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I'd really like to implement some of the new features that come standard with HTML5 but I want to be able to do it in a way that doesn't break my site.

I know that Progressive Enhancement and checking the useragent is always an option. Are there any better alternatives out there?

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2 Possible approaches:

  • HTML5 Shims, which are code snippets to allow you to use HTML5 features but with error correcting backstops
  • Modernizr, which is a toolkit to apply CSS classes on the body that you can use as part of detecting individual features and displaying warnings or disabling code if those classes are present or not present.

The Detecting HTML 5 Features chapter of Dive Into HTML 5 is a great reference as well.

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A much more accurate way to determine the type of browser you're dealing with is by feature dectection, not by reading useragent.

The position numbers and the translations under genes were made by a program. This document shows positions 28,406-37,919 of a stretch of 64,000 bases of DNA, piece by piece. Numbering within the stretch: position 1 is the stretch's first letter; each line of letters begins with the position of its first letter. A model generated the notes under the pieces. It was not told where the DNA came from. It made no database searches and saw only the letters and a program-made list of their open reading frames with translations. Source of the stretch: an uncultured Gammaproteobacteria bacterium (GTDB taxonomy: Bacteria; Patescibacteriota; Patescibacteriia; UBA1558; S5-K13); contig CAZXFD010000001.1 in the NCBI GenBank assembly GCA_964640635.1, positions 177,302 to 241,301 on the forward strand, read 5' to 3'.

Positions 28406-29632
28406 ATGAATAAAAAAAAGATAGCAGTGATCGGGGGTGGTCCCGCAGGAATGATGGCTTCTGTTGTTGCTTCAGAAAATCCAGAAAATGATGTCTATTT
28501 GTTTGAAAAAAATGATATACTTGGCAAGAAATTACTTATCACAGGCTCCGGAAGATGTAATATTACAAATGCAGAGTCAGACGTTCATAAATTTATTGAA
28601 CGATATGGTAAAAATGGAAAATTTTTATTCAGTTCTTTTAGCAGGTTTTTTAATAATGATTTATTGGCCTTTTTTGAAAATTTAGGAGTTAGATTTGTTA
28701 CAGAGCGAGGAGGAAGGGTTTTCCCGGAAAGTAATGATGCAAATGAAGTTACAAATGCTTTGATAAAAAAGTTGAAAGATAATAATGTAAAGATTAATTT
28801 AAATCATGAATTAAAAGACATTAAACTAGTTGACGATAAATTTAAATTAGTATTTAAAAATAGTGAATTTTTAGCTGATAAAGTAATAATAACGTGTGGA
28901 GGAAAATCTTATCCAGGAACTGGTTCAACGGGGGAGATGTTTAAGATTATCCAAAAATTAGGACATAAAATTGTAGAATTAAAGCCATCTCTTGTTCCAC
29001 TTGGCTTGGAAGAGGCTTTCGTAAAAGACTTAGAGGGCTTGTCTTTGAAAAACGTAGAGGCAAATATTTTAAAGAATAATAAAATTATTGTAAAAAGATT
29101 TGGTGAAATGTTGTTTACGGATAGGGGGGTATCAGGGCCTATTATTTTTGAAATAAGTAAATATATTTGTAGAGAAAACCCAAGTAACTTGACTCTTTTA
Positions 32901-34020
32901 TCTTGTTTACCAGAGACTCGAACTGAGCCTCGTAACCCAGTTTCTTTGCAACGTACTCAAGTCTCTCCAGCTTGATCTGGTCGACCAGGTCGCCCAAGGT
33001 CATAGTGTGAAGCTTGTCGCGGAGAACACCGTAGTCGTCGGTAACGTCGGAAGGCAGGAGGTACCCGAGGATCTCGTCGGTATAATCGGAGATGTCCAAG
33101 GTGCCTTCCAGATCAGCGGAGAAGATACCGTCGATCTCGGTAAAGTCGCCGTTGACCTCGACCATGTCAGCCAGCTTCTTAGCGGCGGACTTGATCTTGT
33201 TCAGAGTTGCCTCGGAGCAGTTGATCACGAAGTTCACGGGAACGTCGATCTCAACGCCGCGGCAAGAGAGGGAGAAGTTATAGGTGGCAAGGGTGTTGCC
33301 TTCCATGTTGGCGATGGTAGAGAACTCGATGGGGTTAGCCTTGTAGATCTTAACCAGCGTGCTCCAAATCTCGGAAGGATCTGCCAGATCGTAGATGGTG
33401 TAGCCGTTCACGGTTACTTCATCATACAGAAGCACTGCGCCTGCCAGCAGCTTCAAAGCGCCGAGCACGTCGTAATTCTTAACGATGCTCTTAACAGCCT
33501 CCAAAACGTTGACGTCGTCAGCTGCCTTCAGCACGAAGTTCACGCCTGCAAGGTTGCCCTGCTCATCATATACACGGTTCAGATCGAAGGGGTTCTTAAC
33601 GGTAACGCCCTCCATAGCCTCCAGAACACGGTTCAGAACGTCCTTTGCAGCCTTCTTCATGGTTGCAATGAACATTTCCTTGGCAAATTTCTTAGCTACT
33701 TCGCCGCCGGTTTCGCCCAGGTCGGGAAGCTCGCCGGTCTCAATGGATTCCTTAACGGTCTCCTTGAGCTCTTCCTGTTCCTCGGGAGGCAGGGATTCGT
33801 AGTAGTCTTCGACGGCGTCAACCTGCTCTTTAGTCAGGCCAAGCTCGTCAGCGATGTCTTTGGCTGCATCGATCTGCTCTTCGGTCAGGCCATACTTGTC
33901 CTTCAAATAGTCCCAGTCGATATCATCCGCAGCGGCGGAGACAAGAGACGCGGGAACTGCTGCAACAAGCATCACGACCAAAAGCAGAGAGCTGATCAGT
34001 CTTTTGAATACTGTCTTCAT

jQuery has .support() that is a great way to do this.

As with any feature, just make sure that if you want to implement something that it degrades gracefully for older browsers.

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In addition to these responses, a lot of HTML5 elements like the form elements degrade gracefully to simple textboxes because if a browser doesn't recognize the type attribute, it defaults to text. Also, if a browser doesn't recognize an attribute (like placeholder) it just ignores it. This graceful degradation means that you can implement these elements without having to worry about things messing up if a user's browser doesn't support HTML5. They just simply won't see anything special.

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Gmail is the epitome of progressive enhancement, it goes all the way from straight html to all the bells and whistles. Which is why it has such a large audience. So that's a good model to emulate.

I suggest relegating html5 features to something that gets turned on by javascript for compatible browsers. Which still means you'll want to start with html 4.

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